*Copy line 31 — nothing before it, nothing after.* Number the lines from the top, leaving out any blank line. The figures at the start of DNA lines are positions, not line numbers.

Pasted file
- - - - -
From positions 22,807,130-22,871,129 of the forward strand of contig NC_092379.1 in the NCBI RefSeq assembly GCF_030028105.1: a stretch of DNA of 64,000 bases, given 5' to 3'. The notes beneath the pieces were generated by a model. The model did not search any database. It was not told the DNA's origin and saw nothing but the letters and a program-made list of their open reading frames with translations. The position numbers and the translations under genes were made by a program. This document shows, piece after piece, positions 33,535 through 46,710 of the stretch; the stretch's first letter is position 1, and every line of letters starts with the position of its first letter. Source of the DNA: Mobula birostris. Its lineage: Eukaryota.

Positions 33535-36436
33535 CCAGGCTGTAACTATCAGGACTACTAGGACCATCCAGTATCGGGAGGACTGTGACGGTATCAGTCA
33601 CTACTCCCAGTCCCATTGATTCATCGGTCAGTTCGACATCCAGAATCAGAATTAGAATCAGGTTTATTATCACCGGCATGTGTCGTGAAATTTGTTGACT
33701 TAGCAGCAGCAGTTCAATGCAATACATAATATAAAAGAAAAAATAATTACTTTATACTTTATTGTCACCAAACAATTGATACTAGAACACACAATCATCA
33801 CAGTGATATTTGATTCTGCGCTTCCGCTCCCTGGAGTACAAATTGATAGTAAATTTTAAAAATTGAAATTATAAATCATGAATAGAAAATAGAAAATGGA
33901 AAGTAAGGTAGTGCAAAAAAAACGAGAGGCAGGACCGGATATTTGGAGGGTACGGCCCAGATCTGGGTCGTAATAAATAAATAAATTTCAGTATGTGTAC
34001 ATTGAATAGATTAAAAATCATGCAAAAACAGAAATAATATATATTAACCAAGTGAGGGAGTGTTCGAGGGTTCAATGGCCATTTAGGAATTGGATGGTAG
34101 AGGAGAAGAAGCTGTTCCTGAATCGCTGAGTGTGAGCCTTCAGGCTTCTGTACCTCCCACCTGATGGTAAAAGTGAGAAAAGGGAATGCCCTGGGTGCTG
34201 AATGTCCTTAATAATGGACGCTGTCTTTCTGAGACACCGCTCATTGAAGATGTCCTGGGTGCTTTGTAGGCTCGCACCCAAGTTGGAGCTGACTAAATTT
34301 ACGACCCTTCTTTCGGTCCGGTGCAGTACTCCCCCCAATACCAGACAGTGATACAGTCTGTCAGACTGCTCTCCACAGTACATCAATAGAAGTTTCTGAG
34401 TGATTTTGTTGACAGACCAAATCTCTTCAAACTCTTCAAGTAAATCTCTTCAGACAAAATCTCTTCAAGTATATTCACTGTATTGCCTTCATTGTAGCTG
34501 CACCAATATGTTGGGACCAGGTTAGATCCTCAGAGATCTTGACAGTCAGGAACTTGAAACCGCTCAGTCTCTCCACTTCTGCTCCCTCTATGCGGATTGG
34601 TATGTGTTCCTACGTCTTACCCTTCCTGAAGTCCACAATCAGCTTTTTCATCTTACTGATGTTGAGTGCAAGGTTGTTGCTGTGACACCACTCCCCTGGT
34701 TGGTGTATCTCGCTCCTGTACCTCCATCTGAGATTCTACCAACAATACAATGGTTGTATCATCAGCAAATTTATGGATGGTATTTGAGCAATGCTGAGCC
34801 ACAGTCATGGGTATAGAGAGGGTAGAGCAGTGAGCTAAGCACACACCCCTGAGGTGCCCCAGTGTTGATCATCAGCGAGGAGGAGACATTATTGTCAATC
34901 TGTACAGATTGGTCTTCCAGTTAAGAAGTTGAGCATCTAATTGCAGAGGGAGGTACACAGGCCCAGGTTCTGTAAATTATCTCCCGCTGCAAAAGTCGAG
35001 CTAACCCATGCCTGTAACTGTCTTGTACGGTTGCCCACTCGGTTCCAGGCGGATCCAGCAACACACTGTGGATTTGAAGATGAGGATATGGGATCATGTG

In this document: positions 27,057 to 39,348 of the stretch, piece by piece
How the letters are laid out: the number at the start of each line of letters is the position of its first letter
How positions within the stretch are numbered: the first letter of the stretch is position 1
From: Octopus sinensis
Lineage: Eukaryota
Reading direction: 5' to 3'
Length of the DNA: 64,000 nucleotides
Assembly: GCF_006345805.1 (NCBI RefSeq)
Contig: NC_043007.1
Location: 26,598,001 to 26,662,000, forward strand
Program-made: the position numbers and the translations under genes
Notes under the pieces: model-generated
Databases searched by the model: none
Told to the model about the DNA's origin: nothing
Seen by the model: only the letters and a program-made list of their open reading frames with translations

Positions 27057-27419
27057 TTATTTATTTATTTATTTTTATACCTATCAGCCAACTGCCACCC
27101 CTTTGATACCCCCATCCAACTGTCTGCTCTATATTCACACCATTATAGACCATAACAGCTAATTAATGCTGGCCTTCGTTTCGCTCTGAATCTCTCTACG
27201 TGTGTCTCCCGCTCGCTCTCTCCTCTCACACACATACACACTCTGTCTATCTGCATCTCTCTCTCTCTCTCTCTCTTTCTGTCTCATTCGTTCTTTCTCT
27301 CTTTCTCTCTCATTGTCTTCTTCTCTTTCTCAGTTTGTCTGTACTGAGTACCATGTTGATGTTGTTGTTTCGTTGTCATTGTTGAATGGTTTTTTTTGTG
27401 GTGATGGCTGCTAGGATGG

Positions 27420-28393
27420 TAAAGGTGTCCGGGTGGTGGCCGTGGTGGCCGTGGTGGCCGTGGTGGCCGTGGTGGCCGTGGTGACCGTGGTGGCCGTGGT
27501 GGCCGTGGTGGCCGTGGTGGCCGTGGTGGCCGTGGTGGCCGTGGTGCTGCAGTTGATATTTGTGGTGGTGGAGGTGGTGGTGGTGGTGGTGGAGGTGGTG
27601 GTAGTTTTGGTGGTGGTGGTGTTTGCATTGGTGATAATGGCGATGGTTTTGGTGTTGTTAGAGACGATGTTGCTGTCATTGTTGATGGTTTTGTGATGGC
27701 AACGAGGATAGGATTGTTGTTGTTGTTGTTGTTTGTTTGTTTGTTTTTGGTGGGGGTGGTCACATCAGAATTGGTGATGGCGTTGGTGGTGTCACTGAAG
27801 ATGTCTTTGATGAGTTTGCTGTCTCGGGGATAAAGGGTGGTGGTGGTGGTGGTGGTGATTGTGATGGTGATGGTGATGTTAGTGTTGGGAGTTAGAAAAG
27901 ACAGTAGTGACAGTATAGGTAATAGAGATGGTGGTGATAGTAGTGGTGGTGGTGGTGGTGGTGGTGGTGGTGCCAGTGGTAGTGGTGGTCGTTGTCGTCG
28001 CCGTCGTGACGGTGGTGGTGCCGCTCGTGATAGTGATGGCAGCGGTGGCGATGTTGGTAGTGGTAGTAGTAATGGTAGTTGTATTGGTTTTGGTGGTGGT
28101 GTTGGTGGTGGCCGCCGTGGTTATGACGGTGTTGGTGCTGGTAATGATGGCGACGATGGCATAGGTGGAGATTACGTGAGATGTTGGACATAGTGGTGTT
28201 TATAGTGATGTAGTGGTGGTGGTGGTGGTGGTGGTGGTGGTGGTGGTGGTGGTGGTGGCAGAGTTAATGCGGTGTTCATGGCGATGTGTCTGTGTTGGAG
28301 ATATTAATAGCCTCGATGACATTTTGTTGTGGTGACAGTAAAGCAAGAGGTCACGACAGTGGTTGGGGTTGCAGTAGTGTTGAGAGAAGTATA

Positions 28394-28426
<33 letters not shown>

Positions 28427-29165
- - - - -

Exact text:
Databases searched by the model: none